Bruce – he’s charming and unique, real and identifiable. Harry Callaghan, Popeye Doyle, John McClane…

You’ve said that you made a conscious decision not to make it ‘overly jokey’.

Well, indeed. There’s no need: Bruce provides the unique John McClane brand of humor, so no need to pile on top of that. In fact, you go the other way: make it super-serious so that McClane’s humour plays in contrast.

What’s it been like working on a film of this scale?

I was lucky to have my first movie be relatively biggish, in terms of production, so this wasn’t anything we hadn’t attempted before. But it’s not easy, there’s a lot that can go wrong when you’re trying ideas for big stunts and action set-pieces, a lot of moving parts.

And working with Bruce Willis?

I started with Gene Hackman, went on through Dennis Quaid, Liev Schreiber and Mark Wahlberg, all tough, opinionated guys, good at what they do. So Bruce was a natural progression. I know what makes these guys tick.

You opened up the set of Die Hard to Dundalk Institute of Technology student Blaine Rennicks for two weeks.

Yep, something I hope more Irish directors, DOPs, etc. will do – pay it forward, pass the break along and help someone move forward in their career. It’s essential for the growth of the business that we do everything we can to ensure guys like Blaine get the help they deserve to develop a career. It’s an obligation, not voluntary.

You used miniatures on Flight of the Phoenix and have spoken about being on ‘dodgy ground’ with CGI. How did that work for you on Die Hard?

CGI improves almost exponentially – we had a good experience on Die Hard but we still did a huge amount of stunts live-action. Always will.

When you’re working on something so massive, do you ever have moments of ‘Jesus, I’m directing Die Hard!’?

Not really. Does the pilot of a 747 ever have moments of ‘Jesus, I’m flying a Jumbo!’? I hope not!

In general can you tell us a bit about directing action sequences?

Well, that’s a whole big, fun conversation, but the rule is: get great stunt guys who’ll really put it out there for you to film. Action is editing, so lots of cameras, please! And forget masters! You always end up cutting them to bits. That’s it, in short. Oh, and invest in some good ear protection.

What’s the draw for you directing action films?

I love the planning – the idea of being meticulous in the ridiculous. It’s a thrill to plan something for months, years even, and see it all come together in 30 seconds of wonderful, loud mayhem.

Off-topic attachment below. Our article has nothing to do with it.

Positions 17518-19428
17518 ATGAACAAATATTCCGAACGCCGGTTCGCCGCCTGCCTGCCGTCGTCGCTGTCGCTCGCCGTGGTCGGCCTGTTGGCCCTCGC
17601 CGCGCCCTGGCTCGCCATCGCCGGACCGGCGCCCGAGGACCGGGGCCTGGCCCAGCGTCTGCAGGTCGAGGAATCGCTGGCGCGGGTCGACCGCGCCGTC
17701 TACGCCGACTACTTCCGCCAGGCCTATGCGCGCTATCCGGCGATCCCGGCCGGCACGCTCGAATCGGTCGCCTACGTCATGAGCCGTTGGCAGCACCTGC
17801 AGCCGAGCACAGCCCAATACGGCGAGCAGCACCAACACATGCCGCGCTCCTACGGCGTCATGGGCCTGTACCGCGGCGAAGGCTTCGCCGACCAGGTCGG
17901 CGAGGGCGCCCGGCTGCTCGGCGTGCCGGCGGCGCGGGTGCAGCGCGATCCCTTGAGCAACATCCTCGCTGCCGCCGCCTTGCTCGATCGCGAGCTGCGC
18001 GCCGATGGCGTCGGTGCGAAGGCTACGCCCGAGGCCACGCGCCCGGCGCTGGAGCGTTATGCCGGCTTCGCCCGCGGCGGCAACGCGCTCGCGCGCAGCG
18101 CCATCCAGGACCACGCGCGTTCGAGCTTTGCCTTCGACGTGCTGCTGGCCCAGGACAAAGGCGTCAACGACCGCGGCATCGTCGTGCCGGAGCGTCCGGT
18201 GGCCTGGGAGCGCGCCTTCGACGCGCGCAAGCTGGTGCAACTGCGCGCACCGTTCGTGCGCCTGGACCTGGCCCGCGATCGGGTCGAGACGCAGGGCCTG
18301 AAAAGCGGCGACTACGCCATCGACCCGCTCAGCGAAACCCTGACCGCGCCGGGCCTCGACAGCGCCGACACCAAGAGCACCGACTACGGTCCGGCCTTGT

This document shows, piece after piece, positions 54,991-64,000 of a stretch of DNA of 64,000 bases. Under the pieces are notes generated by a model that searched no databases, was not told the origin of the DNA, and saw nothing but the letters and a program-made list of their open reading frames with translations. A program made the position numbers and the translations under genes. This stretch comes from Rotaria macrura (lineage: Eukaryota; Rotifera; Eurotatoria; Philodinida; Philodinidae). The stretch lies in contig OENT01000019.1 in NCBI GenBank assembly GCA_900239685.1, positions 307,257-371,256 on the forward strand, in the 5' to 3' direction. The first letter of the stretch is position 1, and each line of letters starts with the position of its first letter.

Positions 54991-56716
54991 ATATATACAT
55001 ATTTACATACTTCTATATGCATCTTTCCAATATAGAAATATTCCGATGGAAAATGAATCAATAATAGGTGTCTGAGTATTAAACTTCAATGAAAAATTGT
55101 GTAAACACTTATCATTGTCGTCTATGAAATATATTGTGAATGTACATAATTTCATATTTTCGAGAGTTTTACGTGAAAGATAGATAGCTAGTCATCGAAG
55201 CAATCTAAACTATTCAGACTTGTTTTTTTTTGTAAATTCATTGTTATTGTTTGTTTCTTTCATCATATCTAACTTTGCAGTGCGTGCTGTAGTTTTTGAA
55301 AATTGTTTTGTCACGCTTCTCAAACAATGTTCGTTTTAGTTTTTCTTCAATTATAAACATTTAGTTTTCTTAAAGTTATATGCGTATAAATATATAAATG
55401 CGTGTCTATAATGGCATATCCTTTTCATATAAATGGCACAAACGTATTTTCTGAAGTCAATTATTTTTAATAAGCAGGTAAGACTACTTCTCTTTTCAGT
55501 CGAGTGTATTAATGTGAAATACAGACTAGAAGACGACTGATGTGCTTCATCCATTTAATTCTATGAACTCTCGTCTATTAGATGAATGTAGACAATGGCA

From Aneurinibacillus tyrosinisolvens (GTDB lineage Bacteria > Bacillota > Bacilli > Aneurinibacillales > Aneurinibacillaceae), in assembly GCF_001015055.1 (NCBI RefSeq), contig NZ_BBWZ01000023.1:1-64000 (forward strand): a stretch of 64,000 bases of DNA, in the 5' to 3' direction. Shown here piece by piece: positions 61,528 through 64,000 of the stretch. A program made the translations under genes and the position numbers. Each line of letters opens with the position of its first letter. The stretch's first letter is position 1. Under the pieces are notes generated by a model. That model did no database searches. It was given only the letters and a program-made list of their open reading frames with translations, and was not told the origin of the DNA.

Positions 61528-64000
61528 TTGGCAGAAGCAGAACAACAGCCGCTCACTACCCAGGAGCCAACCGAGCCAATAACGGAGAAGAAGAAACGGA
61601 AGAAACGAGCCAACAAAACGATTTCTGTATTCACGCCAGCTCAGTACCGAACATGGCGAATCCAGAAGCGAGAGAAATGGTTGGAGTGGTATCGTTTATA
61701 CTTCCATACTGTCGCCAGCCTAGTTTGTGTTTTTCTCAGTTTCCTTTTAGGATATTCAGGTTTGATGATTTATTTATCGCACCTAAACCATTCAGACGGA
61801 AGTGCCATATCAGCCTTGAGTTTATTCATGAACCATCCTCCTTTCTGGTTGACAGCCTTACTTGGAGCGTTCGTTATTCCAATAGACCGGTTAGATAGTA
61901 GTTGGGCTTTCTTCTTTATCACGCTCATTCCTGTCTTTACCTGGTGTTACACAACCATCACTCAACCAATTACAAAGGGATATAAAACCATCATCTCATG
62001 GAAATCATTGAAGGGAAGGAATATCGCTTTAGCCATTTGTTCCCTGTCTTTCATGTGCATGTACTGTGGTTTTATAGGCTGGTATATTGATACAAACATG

You’ve talked before about the fact that story and action don’t have to be mutually exclusive – can you say a little more about this?

What I meant by that was ‘integration’. Action should be a natural, ruling part of the story. A movie shouldn’t feel like it stops for a gratuitous action set-piece – though they often do and the film is the poorer for it. I’ve done it myself and regretted it.

Are there specific things you look for in a script?

Pages. And that they be unstoppably turnable.

What is the development process within the studio system like?

You’ve read Dante’s Inferno? It’s tough, horrible, but like Churchill said about democracy: it’s the worst system, apart from all the others.

How involved are you in the post-production process?

Totally and integrally – it’s the best, most creative, least stressful period of a film’s production. Get through shooting, you’ll be fine…

Would you like to take a break from action and take on a different sort of story – perhaps something on a smaller scale?

No– why would I? I love it – but I always am looking for the stories to be better. Zero Dark Thirty is an action movie.

You’ve worked outside of Ireland for most of your career – any plans to return to Ireland to make a film?

I just don’t really know how to answer that. Yes, but what use are plans? I’d love to, but it won’t come out of thin air. I need the right script, the right producer. That’s a hint for anyone reading this.

And finally, what advice would you have for Irish filmmakers working outside of Ireland?

None. Directors don’t take advice – that’s why they’re directors!

 

This article originally appeared in Film Ireland Magazine, Issue 144 in 2013.